How should this policy be understood?
To get this idea, it is necessary to look at the current political system. In the previous decade, Georgia was classified by most European institutions as a hybrid regime, that is, not fully democratic, but moving toward democracy. It continues to be so defined.
However, the country is now moving in the opposite direction. Most of the institutions – parliament, courts, administration – and politicians from the ruling coalition are accountable not to the voters, but to one man, Bidzina Ivanishvili. All these institutions act in his interest.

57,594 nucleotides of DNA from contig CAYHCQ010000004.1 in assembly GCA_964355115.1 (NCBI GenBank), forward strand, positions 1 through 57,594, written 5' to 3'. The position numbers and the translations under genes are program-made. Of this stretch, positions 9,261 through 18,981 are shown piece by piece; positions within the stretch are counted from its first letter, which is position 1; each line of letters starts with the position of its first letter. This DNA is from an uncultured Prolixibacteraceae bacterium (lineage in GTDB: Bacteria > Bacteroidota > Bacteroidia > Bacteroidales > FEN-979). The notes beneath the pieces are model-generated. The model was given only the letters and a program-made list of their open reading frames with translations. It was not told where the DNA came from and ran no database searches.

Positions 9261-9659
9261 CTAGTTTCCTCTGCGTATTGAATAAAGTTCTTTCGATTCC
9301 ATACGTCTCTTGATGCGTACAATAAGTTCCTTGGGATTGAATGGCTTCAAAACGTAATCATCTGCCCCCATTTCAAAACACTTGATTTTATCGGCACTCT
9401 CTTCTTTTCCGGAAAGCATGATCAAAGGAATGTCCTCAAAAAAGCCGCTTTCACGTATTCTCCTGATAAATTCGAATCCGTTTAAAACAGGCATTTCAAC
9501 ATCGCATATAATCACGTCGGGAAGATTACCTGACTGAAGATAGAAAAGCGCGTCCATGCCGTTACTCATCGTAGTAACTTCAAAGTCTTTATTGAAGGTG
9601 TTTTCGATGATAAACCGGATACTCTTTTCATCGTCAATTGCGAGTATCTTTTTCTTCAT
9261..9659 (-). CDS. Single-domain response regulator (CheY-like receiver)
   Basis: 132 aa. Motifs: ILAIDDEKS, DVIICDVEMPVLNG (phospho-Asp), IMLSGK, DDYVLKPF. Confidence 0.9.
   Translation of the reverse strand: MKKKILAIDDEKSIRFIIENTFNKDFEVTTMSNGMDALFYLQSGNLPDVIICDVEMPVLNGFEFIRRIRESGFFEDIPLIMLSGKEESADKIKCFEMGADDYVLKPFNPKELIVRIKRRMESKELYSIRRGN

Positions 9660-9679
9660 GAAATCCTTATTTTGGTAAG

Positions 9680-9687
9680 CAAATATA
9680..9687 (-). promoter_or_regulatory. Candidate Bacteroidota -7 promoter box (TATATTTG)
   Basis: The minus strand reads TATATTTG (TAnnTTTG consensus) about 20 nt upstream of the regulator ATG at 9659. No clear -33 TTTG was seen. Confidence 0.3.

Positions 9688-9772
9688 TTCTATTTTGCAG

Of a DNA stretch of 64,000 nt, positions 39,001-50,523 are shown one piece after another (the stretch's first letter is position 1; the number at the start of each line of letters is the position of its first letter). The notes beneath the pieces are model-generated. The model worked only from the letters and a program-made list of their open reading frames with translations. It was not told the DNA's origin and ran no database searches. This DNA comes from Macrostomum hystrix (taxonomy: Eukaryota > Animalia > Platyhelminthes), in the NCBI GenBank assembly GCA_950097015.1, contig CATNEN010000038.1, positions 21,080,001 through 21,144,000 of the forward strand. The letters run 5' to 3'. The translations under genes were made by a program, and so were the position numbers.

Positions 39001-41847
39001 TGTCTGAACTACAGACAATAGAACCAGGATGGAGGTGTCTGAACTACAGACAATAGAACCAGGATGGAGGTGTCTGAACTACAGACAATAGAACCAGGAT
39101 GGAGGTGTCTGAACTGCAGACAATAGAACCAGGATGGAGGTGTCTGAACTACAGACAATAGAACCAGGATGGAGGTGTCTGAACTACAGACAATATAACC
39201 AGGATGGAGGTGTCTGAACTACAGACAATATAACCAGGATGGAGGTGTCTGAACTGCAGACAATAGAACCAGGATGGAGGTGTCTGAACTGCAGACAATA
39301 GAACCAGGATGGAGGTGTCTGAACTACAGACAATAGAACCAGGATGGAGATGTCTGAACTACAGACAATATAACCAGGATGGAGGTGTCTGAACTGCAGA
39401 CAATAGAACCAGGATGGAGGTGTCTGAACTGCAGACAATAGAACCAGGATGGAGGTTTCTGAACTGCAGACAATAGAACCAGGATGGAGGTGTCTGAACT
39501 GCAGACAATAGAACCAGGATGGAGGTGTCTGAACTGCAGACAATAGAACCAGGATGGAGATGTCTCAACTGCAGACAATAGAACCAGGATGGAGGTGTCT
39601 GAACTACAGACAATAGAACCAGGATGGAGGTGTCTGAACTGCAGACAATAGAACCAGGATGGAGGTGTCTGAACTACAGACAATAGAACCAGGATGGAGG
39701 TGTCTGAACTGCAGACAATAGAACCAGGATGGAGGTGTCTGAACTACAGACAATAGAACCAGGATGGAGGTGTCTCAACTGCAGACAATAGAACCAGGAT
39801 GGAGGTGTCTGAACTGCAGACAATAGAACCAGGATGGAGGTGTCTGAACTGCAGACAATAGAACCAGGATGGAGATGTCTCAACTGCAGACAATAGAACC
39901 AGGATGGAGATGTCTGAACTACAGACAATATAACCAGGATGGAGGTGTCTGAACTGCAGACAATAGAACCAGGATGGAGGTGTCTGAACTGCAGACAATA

If my memory serves me well, the grouping of billionaire Bidzina Ivanishvili promised to strengthen democracy before coming to power? Moreover, why do you mention the former Prime Minister when he is no longer in Georgian politics?
Yes, Georgian Dream won the elections promising to continue the pro-Western course of the previous administration, to continue the achievements of Mikheil Saakashvili’s team and eliminate all the shortcomings, first of all in the areas of rule of law and human rights. But in fact, we are seeing exactly the opposite. All the reforms and projects have been stopped for political reasons, such as the construction of the Anaklia port, which would have definitely strengthened Georgia’s geopolitical role as a transportation hub between Europe and Asia.
Americans and Europeans stress that Georgia is going backwards in terms of democratic standards.